Skip to main content
We may receive compensation from affiliate partners for some links on this site. Read our full Disclosure here.

WATCH: Is A Nuclear Catastrophe Coming Soon?


The thing about war is that it’s messy…

It turns out that once a military operation has been set in motion it’s really hard to ensure that certain assets receive the proper care—like nuclear reactors.

Russian and Ukrainian forces have been exchanging fire for the last several months over and near the Zaporizhzhia nuclear power plant and at one point the station’s power went offline.

Some sources claim to have witnessed Russian forces shelling the power plant and directing fire toward it.

While this is concerning enough as it stands, soldiers and security personnel indicate that the sensors used to monitor and connect the power plant to the proper intercontinental atomic agencies have failed—leaving regulators flying blind in the dark.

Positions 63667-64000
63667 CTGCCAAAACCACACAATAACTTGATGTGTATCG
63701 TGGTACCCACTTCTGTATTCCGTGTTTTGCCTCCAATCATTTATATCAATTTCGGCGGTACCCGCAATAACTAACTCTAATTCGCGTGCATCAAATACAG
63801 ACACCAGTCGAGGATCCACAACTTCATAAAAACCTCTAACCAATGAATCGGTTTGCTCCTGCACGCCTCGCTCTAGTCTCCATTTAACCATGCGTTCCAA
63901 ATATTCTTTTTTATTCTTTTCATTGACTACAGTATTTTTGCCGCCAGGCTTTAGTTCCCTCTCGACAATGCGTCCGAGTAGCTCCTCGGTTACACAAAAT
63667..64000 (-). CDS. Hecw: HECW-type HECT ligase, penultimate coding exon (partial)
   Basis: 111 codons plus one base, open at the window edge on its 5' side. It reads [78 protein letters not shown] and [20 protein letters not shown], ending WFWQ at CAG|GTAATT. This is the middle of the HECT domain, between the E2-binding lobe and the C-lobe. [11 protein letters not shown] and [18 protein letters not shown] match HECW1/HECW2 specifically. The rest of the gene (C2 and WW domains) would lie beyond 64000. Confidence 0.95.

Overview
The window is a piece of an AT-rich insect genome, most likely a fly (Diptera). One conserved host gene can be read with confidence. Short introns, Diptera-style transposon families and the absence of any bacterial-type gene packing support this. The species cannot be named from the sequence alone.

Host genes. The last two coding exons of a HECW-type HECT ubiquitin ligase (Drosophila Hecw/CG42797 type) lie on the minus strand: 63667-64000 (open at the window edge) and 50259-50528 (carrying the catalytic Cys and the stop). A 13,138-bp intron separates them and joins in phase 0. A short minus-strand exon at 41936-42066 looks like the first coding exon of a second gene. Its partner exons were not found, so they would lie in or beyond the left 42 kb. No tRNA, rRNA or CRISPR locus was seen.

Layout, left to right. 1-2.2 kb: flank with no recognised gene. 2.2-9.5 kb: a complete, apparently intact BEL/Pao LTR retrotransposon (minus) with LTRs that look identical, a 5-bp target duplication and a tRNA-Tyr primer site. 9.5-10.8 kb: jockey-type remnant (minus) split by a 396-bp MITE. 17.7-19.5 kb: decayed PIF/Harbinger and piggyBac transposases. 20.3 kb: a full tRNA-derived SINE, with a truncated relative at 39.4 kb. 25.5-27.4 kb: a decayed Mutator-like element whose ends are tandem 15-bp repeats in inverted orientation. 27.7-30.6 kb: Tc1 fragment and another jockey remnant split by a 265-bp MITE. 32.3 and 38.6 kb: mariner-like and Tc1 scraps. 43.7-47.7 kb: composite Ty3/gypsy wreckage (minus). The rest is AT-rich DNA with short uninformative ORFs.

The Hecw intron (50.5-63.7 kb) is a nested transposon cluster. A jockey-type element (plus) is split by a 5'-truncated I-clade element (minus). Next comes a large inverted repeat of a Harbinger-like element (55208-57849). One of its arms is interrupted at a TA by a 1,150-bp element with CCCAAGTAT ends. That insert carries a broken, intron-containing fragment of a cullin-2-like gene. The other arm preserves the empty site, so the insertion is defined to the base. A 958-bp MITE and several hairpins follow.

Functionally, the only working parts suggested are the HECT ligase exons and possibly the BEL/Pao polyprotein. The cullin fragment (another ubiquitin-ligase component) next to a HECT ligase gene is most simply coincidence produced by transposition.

The head of one of these U.N. recognized atomic agencies has since offered to spearhead an operation to secure the plant and return it to safe, normal, and baseline operating status.

Here are the latest developments:


According to Reuters:

Ukraine’s Energoatom agency, whose workers still operate the Zaporizhzhia plant under Russian occupation, said the power station was struck five times on Thursday, including near where radioactive materials are stored.

SIGN THE PETITION: Release The Epstein Client List!

Russia says Ukraine is recklessly firing at the plant. Kyiv says Russian troops struck it themselves, and are also using the plant as a shield to provide cover while they bombard nearby Ukrainian-held towns and cities.

Reuters could not verify either account.


CNN reported in March of 2022:

In a statement Friday morning local time, the State Nuclear Regulatory Inspectorate (SNRI) confirmed the Zaporizhzhia nuclear power plant in southeastern Ukraine was occupied by Russian military forces, but said officials remained in contact with plant management.
The power plant’s six reactors remained intact, though the compartment auxiliary buildings for reactor unit 1 had been damaged, the SNRI said in its statement


Join the conversation!

Please share your thoughts about this article below. We value your opinions, and would love to see you add to the discussion!

Hey, Noah here!

Wondering where we went?

Read this and bookmark our new site!

See you over there!

Thanks for sharing!